EfW is well placed to play a huge role in future projects and policies but must overcome an incentive-free environment.
The energy-from-waste industry in the UK has evolved rapidly over the last 15 years.
While it wasn’t so long ago that landfill was the usual destination for waste, regulation has driven substantial change.
We’ve seen the introduction of the EU landfill directive and a landfill tax, while PFI credits have come and gone, as has Renewable Obligation Certificates (ROC) generation incentivisation.
The upshot is that we now have mechanical biological treatment plants creating good-quality refuse derived fuel (RDF) and advanced thermal conversion technologies.
But what’s next? What does the future look like for energy from waste in the UK?
Right now there is real market uncertainty as the government shifts its focus towards offshore wind as the preferred source of renewable energy. Large-scale feed-in-tariffs and ROCs look like things of the past, while the date for the next round of Contracts for Difference remains uncertain.
The loss of an incentivised market is a hindrance, as is the further uncertainty that incentivisation may never return. As such, the industry must consider looking to itself to drive further investment, combined with the continued evolution of smaller, more efficient energy-from-waste plants.
“Community-scale energy recovery facilities with private wire connections would provide price certainty over a contractual period; it’s a model that certainly warrants further exploration”
It’s true we are seeing the progression of slow-burn opportunities where issues such as planning, grid connection and feedstock contracts have been resolved. But in reality these are long-running enterprises, re-badged as new projects.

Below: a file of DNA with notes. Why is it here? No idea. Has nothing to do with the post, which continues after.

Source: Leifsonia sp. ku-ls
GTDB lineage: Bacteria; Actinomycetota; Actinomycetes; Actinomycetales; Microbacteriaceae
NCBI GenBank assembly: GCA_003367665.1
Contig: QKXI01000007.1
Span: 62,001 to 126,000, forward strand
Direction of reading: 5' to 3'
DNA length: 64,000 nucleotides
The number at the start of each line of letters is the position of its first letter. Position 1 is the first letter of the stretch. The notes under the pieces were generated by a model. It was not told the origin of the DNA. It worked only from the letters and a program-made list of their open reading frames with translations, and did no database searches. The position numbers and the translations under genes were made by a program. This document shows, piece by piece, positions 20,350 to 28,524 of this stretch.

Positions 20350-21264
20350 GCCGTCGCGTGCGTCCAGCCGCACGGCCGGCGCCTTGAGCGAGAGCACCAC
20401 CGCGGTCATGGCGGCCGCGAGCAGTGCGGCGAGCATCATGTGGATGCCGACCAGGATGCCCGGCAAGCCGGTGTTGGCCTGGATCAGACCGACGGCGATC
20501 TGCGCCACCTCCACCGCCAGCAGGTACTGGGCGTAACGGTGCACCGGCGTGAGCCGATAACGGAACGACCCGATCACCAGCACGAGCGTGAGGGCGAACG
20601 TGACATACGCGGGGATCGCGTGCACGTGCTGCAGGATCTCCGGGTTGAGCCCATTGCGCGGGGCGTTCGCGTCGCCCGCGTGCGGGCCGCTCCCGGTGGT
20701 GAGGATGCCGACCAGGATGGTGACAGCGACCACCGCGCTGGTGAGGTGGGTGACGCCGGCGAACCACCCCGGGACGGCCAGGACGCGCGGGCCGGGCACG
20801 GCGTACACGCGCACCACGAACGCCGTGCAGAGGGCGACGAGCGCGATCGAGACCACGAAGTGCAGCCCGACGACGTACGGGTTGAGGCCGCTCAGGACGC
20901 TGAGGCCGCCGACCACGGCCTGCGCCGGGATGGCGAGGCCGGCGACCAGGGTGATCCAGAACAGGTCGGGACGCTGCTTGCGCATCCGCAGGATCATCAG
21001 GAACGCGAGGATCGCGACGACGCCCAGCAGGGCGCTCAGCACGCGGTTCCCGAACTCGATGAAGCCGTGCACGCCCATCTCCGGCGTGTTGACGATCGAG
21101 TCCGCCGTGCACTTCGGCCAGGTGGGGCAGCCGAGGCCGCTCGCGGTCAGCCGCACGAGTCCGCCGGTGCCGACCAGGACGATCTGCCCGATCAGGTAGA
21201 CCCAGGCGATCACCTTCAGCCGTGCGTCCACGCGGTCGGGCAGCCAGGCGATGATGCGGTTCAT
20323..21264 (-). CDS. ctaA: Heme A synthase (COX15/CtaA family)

Until the future direction of government policy becomes clearer, pushing forward new projects will be challenging. We could wait for a favourable policy shift or an RDF price change, or we could seize this opportunity to develop sustainable community-level energy-from-waste facilities.
One currently under-exploited route is private wire arrangements, which offer long-term fixed-price agreements between individual parties, avoiding the use of distribution network operator infrastructure and grid connection costs.
Community-scale energy recovery facilities with private wire connections would provide price certainty over a contractual period; it’s a model that certainly warrants further exploration.
While electricity generation is lacking incentives, we must remember heat generation – an important output of energy from waste – is still incentivised. Decarbonisation of the electricity network does not mean we will import significantly less natural gas, as we will still need vast quantities for heat. However, as thermal conversion systems have become more modular and intensive, the potential for rolling them out at a local level increases.
There will be greater emphasis on decentralised generation as part of localised smart grids, with both electrical and heat outputs aligned to local demands. Central to this is the creation of a need for heat networks.
While we dream of developing the networks seen in Scandinavia, street-level heat networks for existing housing are likely to be unviable. Instead, we must adopt heat networks to new developments combined with the siting of small decentralised energy-from-waste facilities close to stable heat users.
The energy-from-waste sector has a valuable part to play in the UK energy mix, not only with the UK’s role in the decentralisation of power generation, but also in simple terms of energy supply. Continued investment in thermal conversion infrastructure will insulate the UK from price volatility, while also helping to reduce natural gas demand through using waste heat effectively.
We must embrace an incentive-free world and our industry can prove it has a vital role to play in it.
John Ord is business director for thermal power and energy networks at MWH